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Many policy issues touched upon in this briefing are fast-moving areas which are subject to change. This paper should be read as correct at the date of publication (26 October 2021).

Changes made to the benefits system

The coronavirus pandemic, and the public health response, has had dramatic effects on the UK economy. In the spring of 2020, the effect on household finances prompted the Government to make changes to how the benefits system worked, alongside introducing other measures such as the Treasury-run Coronavirus Job Retention “furlough” Scheme. These changes were wide ranging and included:

  • Increasing the level of some benefits. Universal Credit and Working Tax Credit were increased by around £20 a week, and the amount available to support private renters was increased.
  • Rule changes to support social distancing, isolating and shielding.Changes were made to Statutory Sick Pay, and to sickness and carer benefits to help people follow public health guidelines.
  • Expansions of eligibility for some benefits. Rules were relaxed for some groups such as prisoners on temporary release and workers claiming tax credits whose hours were affected.
  • Suspending some conditions for claiming benefits. Conditions such as meeting work-search requirements and attending regular interviews at Jobcentres were temporarily halted.
  • Changes to assessments and Jobcentre appointments to allow social distancing.Nearly all face-to-face interactions with Jobcentre staff and assessors were suspended, and disability benefit reassessments were paused.
  • Redeploying staff into claims processing. Features of the system that require significant staffing, such as making deductions to benefits for certain kinds of debt, were suspended.

The removal of crisis measures

As the spring 2020 surge in benefit claims slowed from the summer of 2020, some measures began to be withdrawn. Others were extended, often repeatedly, along with the Treasury-run support schemes, into the autumn of 2021. By this time, most domestic public health measures had been lifted.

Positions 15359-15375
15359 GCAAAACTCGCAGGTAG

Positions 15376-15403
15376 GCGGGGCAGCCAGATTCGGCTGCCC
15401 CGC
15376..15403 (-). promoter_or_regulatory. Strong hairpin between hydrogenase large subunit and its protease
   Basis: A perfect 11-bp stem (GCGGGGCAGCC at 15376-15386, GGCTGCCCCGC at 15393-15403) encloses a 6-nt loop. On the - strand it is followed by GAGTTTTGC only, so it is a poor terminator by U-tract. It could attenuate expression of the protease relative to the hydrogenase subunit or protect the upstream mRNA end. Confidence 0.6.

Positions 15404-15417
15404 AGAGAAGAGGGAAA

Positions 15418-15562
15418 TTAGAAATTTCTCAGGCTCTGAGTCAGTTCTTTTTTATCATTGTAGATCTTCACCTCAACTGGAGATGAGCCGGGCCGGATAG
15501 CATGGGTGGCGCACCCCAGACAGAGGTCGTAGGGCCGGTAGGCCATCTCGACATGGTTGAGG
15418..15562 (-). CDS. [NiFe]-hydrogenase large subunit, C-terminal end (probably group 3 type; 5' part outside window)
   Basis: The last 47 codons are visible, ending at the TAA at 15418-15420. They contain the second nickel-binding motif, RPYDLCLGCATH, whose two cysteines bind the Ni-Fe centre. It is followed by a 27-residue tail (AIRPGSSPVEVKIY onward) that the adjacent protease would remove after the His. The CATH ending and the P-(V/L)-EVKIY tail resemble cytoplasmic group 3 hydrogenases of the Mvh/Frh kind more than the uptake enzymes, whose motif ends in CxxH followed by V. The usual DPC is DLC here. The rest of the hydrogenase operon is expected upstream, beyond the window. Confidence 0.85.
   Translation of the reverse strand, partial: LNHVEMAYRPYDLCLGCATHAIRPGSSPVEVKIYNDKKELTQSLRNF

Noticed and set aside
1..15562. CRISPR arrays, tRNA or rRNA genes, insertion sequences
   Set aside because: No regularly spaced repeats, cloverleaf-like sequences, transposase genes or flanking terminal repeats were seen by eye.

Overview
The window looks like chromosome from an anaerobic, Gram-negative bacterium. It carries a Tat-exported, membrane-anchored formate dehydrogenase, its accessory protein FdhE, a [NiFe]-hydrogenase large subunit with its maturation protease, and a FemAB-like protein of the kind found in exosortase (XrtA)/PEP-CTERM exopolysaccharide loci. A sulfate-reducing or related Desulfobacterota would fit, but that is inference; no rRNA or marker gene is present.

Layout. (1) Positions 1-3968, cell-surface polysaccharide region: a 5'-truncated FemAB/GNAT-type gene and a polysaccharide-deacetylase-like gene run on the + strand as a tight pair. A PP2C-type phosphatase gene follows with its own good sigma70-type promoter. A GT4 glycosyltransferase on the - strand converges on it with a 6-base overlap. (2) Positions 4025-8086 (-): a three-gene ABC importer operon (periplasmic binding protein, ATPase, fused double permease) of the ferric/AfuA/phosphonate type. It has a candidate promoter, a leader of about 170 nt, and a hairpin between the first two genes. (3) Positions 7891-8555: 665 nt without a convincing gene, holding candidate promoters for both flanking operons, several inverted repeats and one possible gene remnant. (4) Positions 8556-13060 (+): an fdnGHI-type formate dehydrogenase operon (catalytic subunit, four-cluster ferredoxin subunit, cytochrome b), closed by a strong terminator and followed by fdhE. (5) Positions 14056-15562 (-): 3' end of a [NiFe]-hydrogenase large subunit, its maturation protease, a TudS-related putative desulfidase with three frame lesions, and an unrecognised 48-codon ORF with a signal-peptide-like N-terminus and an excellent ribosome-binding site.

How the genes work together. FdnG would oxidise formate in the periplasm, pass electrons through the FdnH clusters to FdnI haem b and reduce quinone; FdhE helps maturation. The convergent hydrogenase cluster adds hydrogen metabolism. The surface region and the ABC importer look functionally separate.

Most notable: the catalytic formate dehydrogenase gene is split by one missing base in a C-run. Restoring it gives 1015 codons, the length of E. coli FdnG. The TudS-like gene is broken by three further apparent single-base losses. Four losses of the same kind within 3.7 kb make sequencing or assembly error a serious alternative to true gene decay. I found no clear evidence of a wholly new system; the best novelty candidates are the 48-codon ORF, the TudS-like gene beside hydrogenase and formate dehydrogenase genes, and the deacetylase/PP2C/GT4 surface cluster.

As of October 2021, only a small number of the benefit measures introduced in response to the pandemic remain fully in place, with no plans announced for their withdrawal. Those which look likely to leave a longer-term mark on the benefits system beyond the pandemic include:

  • Higher maximum levels of support for private renters.
  • Disruptions to the caseload rollout of Universal Credit. The rate of natural migration increased due to a high number of new claims during 2020. At the same time, plans for migrating existing claimants who are receiving ‘legacy’ benefits, which Universal Credit is replacing, have been delayed.
  • Lessons learned from changes to disability benefit, particularly the wider use of paper based, telephone and other remote assessments.

Most rule changes introduced to the benefits system through regulations have been withdrawn. However, one provision affecting Universal Credit claims remains in place. This allows Universal Credit claims which have been reduced to nil because of high income, to be reinstated without making a new claim, or a reclaim, for up to six months. There has been no announcement to withdraw this.

The ‘Plan for Jobs’

The Department for Work and Pensions (DWP) is now managing a significantly higher number of benefit claimants than it anticipated before the crisis, and has introduced a ‘Plan for Jobs’ which aims to help people get back into work and prevent long term unemployment.

This briefing

This briefing looks at the expected process of withdrawing crisis social security measures. It is split into three parts:

Section 1: Changes to social security during the crisis, which summarises changes made in spring 2020, and the extensions and withdrawals of these measures.

Section 2: Reopening and plans for recovery discusses the DWP’s plans for recovery from the crisis, both in summer 2020 after the initial surge in claims receded, and in the longer term.

Section 3: Details of changes and expected withdrawal dates, outlines major changes to social security made during the crisis, expected withdrawal dates, and current status.

We cover developing policy, so the contents of this paper will be updated periodically.


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